Finding inspiration to cook something new at home is not always easy, but with a little practice you can learn to pick up recipe ideas from common things in your everyday life.
Daniel Patterson, chef/owner of San Francisco's acclaimed Coi restaurant, elevates this concept of finding inspiration from daily life to an art form. I asked Patterson about the thought process that goes into creating dishes for the menu at Coi, and how a regular home cook may try to use these principles to inspire his or her own cooking.
At Coi, every dish has an organizing idea. Patterson strives to connect the eater to a particular concept, which may integrate culture and nature, or people and place.
"The idea is so important to me. Cooking is a form of communication."
A recent addition to the menu at Coi is a dish that Patterson explained as a "foodscape," evocative of a certain place at a certain time, with a particular feeling. He wanted to capture the essence of late fall into winter in a rural place, when the rains have come and the fields are green. It was intended to evoke the feeling of an older world, where there may be the smell of things like hay, barn and pasture.
To convey this feeling Patterson used hay to flavor the dish, which he recently described in detail in San Francisco Magazine.
Cooking things in hay is a traditional practice. Typically in Europe, big cuts of meat will be roasted in hay, which accomplishes two things: it insulates to preserve heat, and it imparts flavor.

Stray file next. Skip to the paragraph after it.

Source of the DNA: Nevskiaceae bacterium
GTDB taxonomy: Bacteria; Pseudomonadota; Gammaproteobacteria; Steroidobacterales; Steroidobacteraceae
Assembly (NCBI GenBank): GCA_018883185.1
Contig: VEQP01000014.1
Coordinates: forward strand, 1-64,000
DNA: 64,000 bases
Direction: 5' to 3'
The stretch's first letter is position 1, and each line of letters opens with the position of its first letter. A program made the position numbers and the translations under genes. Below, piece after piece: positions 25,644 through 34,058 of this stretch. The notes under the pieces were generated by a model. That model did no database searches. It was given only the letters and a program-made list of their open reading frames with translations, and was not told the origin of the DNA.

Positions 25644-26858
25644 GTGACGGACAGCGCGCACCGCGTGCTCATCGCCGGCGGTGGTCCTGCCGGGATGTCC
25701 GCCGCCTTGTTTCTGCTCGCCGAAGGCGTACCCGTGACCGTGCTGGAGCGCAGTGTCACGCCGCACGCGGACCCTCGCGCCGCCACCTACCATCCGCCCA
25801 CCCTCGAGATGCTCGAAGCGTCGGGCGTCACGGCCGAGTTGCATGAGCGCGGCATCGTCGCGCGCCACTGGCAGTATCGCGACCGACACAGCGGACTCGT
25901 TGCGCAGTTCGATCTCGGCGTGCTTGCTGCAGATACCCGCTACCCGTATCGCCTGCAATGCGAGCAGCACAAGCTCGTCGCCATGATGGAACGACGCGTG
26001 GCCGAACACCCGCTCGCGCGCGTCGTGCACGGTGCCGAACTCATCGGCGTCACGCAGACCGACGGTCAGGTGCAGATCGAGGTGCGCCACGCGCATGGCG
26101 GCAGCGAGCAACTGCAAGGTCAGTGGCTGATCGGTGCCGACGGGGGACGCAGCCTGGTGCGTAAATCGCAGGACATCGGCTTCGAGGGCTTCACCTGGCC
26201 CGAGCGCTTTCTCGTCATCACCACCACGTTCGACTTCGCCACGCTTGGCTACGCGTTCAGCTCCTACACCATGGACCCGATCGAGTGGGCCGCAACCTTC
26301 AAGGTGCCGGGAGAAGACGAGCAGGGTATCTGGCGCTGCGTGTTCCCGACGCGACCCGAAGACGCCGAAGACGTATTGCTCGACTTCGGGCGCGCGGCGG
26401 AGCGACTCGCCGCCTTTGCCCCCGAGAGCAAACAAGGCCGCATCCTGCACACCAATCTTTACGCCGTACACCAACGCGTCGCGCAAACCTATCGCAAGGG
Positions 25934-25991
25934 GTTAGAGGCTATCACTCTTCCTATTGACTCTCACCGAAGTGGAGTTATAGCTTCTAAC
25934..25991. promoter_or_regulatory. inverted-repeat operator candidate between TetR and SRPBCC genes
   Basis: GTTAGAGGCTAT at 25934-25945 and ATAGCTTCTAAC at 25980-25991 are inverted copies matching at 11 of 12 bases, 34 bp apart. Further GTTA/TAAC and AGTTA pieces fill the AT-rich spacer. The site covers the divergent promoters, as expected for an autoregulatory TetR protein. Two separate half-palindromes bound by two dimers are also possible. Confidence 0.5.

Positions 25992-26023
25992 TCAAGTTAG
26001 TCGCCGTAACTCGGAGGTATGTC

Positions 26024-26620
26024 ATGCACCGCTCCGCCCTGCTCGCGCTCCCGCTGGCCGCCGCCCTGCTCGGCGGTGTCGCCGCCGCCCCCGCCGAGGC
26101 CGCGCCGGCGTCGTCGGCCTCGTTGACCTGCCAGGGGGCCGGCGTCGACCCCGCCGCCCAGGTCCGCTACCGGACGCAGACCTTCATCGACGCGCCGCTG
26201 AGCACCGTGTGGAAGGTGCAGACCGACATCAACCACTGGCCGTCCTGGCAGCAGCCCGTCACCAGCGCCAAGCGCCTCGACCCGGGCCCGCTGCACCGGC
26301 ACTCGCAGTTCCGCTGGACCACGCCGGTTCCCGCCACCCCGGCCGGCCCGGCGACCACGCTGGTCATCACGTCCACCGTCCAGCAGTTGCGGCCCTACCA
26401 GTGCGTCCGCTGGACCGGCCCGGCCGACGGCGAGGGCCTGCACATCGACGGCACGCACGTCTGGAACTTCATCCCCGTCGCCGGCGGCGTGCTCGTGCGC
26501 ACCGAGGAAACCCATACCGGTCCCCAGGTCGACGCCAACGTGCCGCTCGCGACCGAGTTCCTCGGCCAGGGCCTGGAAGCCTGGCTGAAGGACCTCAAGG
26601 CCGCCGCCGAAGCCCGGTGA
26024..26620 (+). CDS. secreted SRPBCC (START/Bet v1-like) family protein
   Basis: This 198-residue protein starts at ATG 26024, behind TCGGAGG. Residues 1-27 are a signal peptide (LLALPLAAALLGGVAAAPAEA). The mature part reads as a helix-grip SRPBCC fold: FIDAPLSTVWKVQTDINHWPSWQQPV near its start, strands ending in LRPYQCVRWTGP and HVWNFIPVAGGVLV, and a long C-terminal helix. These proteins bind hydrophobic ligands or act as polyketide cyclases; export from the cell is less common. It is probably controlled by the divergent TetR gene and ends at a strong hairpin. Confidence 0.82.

Lamb is something that was traditionally cooked in hay. Patterson wanted to work within this tradition, but reinvent the idea for modern Bay Area diners. Instead of lamb or other meat, Patterson used the hay to flavor carrots, which are extraordinary here locally.
"We look at how things are done traditionally, but bring them into our reality and make them vivid for contemporary palettes."
Integrating old-world cooking techniques and re-imagining them as contemporary dishes imparts both emotional depth and energy to foods.
But such innovation need not be limited to 4-star kitchens. A home cook can also borrow from cultural traditions and reinvent recipes to reflect ingredient availability and personal preferences.
According to Patterson, you can find inspiration by reading cookbooks and going to markets. "Have curiosity, that is the most important thing."
Local ingredients are the easiest way to begin. "Cook greens simply with a little rice wine vinegar then think, 'What would go with that?' Maybe chicken. Then continue on from there."
In this way, Patterson says cooking should be intuitive. Yet he acknowledges that we are not starting with the same level of knowledge about food as our ancestors did.
"We need to rebuild our connection to cooking. No one knows what things should taste like anymore. We're starting disadvantaged compared to our ancestors in the tradition of cooking."
But as long as we start with simple, fresh ingredients it is possible to learn a few techniques or preparations that can be the foundation for several dishes. Once we have these down we can add complexity and build upon the things we've learned.
"Go get any kind of greens. Cook until tender, chop them up, throw them on pasta with some lemon zest and chili flakes, then you've created a template that you can use any time you see greens."
Patterson thinks it is possible for us to reestablish our connection to food culture and give the next generation the advantage most of us never had.
"People cooking with their kids is the best thing they can do. This will be our salvation. My kid will have no taste memory of an industrial food product. Then when he's older those foods won't resonate, won't taste like food."
The possibility that a new generation of children could grow up without dependence on industrial foods is, of course, Jamie Oliver's now famous TED Prize wish. That we are now able to even have this discussion, which was probably not possible even 15 years ago, is an inspiration in itself.
What inspires you to cook?
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